Localizations in Unity: Part 1

πŸ“† Created on August 15, 2021. πŸ”– unity3dgame-developmentlocalization

From the start I wanted Electric Noir to be playable by as many people as possible. This has meant thinking upfront about certain problems that other game developers might save until later on in their projects.

Localization is one of those problems. Electric Noir is going to have a lot of dialogue, a lot of story which is to be expected if you know me - I tend to be a bit dramatic and I love to write, which means a lot of text is going to be present in Electric Noir. A lot of text.

Localization is one of those features that is way easier to build into your game at the start, rather than waiting around till the end so I started planning out my solution almost as soon as I created the Unity project for Electric Noir.

What do I even need to build??

I started by listing out the things that I would need to localize within the game, so that I could come up with a reasonable scope for the first version of this localization system.

winnie the pooh thinking

After thinking hard for a few hours I came up with the following list of things within the game that I would like to be able to support translations for later on.

  • Character & Narrative Dialogue
  • Glossary Entries within the games codex (yeah the game is going to have a codex, ala Mass Effect)
  • Interaction Prompts
  • UI text

After I had this list of areas I wanted to support translation, next thing was to convert that into a list of requirements. The actual things I needed to build in order to make sure I can support all those areas I want.

  • I should be able to bind a translation to a TextMeshPro object using a custom MonoBehaviour
  • Translations should be easily importable into Unity
  • Translations need to be stored somewhere I can easily give access to translators in the future
  • I should be able to pull a translation at runtime via C# code
  • I should be able to store a translation on any GameObject using a custom class and inspector type
  • The current selected language should be accessible at any point in the game code

Alright, that's admittedly a lot of stuff to build and I didn't make all of these features at the same time. I started with the bare minimum to get me a good foundation to continue off of later on. I decided that the localization import and storing a translation on a GameObject were the two tasks best to start on. These would give me a pretty solid foundation to stand up other feature on later and they would cover a decent amount of the problem space.

Setting up Localizations

I created a Google Spreadsheet to store the localization entries, this allows me to give translators access to the sheet later on without needing them to deal with GitHub or game source code. Here is what the spreadsheet looks like.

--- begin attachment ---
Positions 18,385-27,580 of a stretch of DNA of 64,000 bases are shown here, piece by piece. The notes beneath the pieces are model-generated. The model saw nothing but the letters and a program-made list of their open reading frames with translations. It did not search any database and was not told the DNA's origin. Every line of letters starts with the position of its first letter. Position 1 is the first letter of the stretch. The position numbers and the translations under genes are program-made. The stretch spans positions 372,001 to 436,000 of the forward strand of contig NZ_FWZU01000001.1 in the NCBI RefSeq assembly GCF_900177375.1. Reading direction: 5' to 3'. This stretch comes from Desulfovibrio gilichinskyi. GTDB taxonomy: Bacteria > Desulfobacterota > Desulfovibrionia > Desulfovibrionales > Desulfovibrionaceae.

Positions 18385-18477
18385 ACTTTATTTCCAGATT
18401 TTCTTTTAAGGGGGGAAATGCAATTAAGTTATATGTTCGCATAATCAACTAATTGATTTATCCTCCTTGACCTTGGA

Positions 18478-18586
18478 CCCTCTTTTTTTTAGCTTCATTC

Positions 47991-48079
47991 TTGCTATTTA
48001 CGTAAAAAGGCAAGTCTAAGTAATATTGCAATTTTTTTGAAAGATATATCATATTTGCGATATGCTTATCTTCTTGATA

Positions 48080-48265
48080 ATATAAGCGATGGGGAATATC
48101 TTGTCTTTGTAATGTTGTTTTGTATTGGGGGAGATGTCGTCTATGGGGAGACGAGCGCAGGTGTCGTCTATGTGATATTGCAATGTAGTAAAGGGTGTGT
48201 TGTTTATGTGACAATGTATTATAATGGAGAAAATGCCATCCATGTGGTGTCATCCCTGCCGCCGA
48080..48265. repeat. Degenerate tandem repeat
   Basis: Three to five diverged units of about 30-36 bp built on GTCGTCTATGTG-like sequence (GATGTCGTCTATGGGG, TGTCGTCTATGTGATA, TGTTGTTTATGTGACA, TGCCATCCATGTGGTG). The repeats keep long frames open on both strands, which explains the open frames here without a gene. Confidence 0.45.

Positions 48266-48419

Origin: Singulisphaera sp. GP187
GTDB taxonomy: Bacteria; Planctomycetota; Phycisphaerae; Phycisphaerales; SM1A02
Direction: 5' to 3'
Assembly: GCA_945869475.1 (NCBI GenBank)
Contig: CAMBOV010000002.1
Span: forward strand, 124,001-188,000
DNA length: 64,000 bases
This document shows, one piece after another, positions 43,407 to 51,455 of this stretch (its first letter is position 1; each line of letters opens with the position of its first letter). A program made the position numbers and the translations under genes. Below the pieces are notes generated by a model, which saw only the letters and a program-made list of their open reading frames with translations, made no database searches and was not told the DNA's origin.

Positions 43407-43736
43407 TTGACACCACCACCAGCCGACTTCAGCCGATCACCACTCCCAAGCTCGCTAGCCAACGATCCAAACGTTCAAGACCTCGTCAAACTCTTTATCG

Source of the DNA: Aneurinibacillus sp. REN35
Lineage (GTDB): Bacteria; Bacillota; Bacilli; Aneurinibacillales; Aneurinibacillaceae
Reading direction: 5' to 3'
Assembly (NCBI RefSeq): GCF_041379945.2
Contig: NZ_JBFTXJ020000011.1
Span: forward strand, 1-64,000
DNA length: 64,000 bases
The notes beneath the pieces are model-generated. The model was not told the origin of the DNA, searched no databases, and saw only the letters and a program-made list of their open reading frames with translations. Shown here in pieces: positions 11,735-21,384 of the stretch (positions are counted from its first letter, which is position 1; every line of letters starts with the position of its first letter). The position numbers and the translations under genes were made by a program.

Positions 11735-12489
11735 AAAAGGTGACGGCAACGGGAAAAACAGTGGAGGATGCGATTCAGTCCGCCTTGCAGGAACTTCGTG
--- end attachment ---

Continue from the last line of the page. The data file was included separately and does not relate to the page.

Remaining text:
It has multiple sheets, which allow me to group translations by function or area of the game (you can see I have Glossary and UI Prompts currently). Each sheet has multiple columns:

  • Name: the word or phrase that is translated
  • en: the english version of the translation (also called the root translation)
  • es: the spanish version of the translation
  • de: the german version of the translation

Other languages can be added by adding a new column with that languages two character language code. I chose spanish and german as the other two test languages to have other languages to switch to and to test out text resizing, as German is considered a very lengthy written language.

There is data for each of these languages, provided automatically via Google Translate. This was super easy to hook up given that Goole Sheets has a GOOGLETRANSLATE() function you can use within your cells. I've included the formula I used below. It passes the english translation, the english language code and then the desired language code (both of which are just the column header values). Using this formula you can copy paste this to every cell in your sheet and boom! you have translations.


These translations will absolutely not be good enough for you to use in your final game. I plan on hiring native speakers in the languages I target at release to populate this sheet, however these values will be perfectly suited for testing out the rest of this localization feature.

Now, when I want to import a translation I download an export of the specific sheet in Comma Separated Values (CSV) format and move that into my project.

That wraps up part 1, in the next post I'll take you through converting the CSV file into a useable asset within Unity.

Until next time! You can always shoot me your thoughts on twitter.

Previous Getting child objects from assets in Unity Next Localizations in Unity: Part 2